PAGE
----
Why the U.S.-China re­la­tion­ship is a con­ve­nient co­op­er­a­tive ri­valry

The Daily Star (Lebanon) - - OPINION - JOSEPH S. NYE

On a visit to Bei­jing in Oc­to­ber, I was of­ten asked whether U.S. Vice Pres­i­dent Mike Pence’s re­cent harsh crit­i­cism of China marked the dec­la­ra­tion of a new Cold War. I replied that the United States and China have en­tered a new phase in their re­la­tion­ship, but that the Cold War metaphor is mis­lead­ing.

Dur­ing the Cold War, the U.S. and the Soviet Union tar­geted tens of thou­sands of nu­clear weapons at each other and had vir­tu­ally no trade or cul­tural ties.

By con­trast, China has a more lim­ited nu­clear force, an­nual Sino-Amer­i­can trade to­tals a half-tril­lion dol­lars, and more than 350,000 Chi­nese stu­dents and three mil­lion tourists are in the U.S. each year. A bet­ter de­scrip­tion of to­day’s bi­lat­eral re­la­tion­ship is “co­op­er­a­tive ri­valry.”

Since the end of World War II, U.S.-China re­la­tions have gone through three phases last­ing roughly 20 years each.

Hos­til­ity marked the 20 years af­ter the Korean War, fol­lowed by lim­ited co­op­er­a­tion against the Soviet Union dur­ing the phase that fol­lowed Pres­i­dent Richard Nixon’s fa­mous 1972 visit. The Cold War’s end ush­ered in a third phase of eco­nomic en­gage­ment, with the U.S. help­ing China’s global eco­nomic in­te­gra­tion, in­clud­ing its en­try into the World Trade Or­ga­ni­za­tion in 2001.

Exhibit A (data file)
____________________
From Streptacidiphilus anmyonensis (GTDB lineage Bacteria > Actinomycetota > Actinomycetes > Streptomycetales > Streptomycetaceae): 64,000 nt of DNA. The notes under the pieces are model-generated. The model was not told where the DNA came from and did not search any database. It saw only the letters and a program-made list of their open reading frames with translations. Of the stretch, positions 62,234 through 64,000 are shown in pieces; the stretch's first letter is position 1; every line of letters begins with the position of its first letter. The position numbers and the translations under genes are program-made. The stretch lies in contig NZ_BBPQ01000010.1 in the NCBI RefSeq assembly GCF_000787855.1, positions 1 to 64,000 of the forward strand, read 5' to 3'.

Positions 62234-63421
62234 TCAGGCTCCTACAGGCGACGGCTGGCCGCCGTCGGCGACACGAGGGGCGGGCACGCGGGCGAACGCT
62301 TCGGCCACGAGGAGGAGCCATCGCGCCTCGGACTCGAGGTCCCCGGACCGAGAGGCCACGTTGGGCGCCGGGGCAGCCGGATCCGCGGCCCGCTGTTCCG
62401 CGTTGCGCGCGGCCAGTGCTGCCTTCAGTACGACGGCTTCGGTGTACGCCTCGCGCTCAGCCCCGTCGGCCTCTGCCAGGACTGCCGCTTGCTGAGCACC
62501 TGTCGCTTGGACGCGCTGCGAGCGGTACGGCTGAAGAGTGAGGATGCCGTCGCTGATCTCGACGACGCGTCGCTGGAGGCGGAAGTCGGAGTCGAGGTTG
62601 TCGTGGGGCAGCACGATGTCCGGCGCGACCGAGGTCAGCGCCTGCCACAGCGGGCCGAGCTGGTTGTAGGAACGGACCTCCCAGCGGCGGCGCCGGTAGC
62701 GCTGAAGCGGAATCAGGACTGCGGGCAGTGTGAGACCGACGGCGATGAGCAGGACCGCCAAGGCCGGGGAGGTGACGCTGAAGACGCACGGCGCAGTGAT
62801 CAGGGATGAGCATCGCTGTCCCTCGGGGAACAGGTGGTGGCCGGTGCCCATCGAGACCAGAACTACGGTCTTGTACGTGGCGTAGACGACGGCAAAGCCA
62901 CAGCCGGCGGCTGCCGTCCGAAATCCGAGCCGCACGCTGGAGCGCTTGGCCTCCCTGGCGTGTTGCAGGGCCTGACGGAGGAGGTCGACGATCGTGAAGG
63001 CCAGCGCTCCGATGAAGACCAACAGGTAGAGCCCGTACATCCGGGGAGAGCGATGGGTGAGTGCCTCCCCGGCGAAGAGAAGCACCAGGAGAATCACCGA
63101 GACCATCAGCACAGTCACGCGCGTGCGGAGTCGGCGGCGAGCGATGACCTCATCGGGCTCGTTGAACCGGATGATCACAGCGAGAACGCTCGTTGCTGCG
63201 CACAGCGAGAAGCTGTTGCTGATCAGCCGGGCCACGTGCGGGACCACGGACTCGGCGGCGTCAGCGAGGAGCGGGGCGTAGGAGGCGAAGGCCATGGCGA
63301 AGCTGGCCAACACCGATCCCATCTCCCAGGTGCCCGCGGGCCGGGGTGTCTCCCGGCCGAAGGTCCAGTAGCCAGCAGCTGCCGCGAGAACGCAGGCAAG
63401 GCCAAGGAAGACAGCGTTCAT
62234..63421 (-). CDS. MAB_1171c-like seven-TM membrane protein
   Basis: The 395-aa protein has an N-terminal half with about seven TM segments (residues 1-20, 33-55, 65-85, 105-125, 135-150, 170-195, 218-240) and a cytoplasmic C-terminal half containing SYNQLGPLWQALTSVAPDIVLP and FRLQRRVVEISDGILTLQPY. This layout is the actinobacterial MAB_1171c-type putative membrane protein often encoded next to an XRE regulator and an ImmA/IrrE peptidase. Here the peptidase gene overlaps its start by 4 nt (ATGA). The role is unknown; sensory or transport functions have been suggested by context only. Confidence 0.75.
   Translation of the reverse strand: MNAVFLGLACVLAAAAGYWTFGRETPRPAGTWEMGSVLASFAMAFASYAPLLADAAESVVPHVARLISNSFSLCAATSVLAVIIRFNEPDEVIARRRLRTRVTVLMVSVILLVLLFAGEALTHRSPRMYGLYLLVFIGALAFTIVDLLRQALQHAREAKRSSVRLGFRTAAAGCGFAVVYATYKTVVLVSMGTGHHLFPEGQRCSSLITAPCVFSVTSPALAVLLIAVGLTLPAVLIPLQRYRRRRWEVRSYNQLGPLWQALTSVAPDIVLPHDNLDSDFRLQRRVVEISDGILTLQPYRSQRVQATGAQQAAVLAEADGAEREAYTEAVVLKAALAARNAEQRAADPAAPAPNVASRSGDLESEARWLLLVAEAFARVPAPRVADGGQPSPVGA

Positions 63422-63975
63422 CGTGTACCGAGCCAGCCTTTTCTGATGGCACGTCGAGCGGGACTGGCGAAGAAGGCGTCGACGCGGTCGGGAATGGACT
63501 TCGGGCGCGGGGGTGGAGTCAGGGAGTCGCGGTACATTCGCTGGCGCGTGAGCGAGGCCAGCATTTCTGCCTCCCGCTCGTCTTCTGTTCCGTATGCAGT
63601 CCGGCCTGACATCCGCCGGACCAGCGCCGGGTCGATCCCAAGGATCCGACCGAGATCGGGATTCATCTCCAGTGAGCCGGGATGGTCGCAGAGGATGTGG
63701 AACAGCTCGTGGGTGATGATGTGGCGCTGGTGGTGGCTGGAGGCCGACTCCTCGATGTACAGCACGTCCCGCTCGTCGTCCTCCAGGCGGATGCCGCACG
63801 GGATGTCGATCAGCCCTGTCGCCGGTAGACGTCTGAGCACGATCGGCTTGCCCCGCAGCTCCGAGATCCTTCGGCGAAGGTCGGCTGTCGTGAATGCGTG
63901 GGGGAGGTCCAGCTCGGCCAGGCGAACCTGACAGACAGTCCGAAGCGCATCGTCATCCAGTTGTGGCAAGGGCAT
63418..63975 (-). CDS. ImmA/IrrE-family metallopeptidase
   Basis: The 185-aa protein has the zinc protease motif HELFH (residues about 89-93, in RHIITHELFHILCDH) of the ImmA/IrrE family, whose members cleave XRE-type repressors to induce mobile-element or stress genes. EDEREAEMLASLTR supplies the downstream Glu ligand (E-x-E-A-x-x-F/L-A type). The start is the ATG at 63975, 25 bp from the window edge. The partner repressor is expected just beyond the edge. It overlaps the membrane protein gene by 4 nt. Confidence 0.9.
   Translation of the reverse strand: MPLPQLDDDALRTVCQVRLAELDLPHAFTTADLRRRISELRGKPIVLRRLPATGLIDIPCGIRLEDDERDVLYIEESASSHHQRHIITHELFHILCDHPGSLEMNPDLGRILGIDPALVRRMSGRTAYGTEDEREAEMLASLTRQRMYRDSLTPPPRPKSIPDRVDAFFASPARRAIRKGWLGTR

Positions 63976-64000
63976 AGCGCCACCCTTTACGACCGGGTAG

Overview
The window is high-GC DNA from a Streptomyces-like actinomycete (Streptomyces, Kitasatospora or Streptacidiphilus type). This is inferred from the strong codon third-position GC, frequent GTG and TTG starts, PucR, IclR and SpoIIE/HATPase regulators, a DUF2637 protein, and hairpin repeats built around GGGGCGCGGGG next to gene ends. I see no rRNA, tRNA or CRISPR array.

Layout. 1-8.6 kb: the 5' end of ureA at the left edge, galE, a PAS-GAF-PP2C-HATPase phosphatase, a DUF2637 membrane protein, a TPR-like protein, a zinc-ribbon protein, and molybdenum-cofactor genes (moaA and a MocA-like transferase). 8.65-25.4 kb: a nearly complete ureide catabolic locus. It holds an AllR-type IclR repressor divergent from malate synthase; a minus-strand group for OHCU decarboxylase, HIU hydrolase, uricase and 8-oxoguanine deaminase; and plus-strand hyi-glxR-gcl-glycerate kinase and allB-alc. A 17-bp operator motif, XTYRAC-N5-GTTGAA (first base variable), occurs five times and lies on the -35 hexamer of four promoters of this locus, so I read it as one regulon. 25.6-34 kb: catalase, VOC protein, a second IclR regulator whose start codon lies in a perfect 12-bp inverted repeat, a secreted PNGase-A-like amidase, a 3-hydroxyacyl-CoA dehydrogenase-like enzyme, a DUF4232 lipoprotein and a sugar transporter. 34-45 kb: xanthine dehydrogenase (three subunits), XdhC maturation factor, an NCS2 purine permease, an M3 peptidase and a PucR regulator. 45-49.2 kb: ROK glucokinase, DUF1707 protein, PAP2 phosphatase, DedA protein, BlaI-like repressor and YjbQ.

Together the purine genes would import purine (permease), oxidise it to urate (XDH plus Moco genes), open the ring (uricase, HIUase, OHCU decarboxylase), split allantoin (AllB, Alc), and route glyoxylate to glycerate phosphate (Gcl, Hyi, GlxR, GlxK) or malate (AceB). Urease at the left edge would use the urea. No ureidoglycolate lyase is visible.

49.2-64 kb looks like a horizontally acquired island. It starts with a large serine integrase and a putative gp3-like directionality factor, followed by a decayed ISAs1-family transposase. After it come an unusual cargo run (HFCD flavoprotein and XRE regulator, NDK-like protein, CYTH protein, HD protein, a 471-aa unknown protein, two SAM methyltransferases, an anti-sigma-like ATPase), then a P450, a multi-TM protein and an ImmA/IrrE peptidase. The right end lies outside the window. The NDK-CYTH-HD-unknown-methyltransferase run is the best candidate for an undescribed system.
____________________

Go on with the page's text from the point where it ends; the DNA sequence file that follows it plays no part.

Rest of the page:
Yet in the first post-Cold War decade, Pres­i­dent Bill Clin­ton’s ad­min­is­tra­tion hedged its bets by si­mul­ta­ne­ously strength­en­ing the U.S.-Ja­pan al­liance and im­prov­ing re­la­tions with In­dia. Now, since 2017, the U.S. Na­tional Se­cu­rity Strat­egy fo­cuses on great power ri­valry, with China and Rus­sia des­ig­nated as Amer­ica’s main ad­ver­saries.

While many Chi­nese an­a­lysts blame this fourth phase on U.S. Pres­i­dent Don­ald Trump, Chi­nese Pres­i­dent Xi Jin­ping is also to blame. By re­ject­ing Deng Xiaop­ing’s pru­dent pol­icy of main­tain­ing a low in­ter­na­tional pro­file; by end­ing pres­i­den­tial term lim­its; and by pro­claim­ing his na­tion­al­is­tic “China Dream,” Xi might as well have been wear­ing a red hat read­ing, “Make China Great Again.”

The con­ven­tional wis­dom on China within the U.S. had al­ready be­gun to sour be­fore the 2016 pres­i­den­tial elec­tion. Trump’s rhetoric and tar­iffs were merely gaso­line poured on a smol­der­ing fire.

The lib­eral in­ter­na­tional or­der helped China sus­tain rapid eco­nomic growth and re­duce poverty dra­mat­i­cally.

But China also tilted the trade field to its ad­van­tage by sub­si­diz­ing state-owned en­ter­prises, en­gag­ing in com­mer­cial es­pi­onage, and re­quir­ing for­eign firms to trans­fer their in­tel­lec­tual prop­erty to do­mes­tic “part­ners.” While most economists ar­gue Trump is mis­taken to fo­cus on the bi­lat­eral trade deficit, many sup­port his com­plaints about China’s ef­forts to chal­lenge Amer­ica’s tech­no­log­i­cal ad­van­tage.

More­over, China’s grow­ing mil­i­tary strength adds a se­cu­rity di­men­sion to the bi­lat­eral re­la­tion­ship. While this fourth phase of the re­la­tion­ship is not the Cold War, ow­ing to the high de­gree of in­ter­de­pen­dence, it is much more than a typ­i­cal trade dis­pute like, say, Amer­ica’s re­cent clash with Canada over ac­cess to that coun­try’s dairy mar­ket.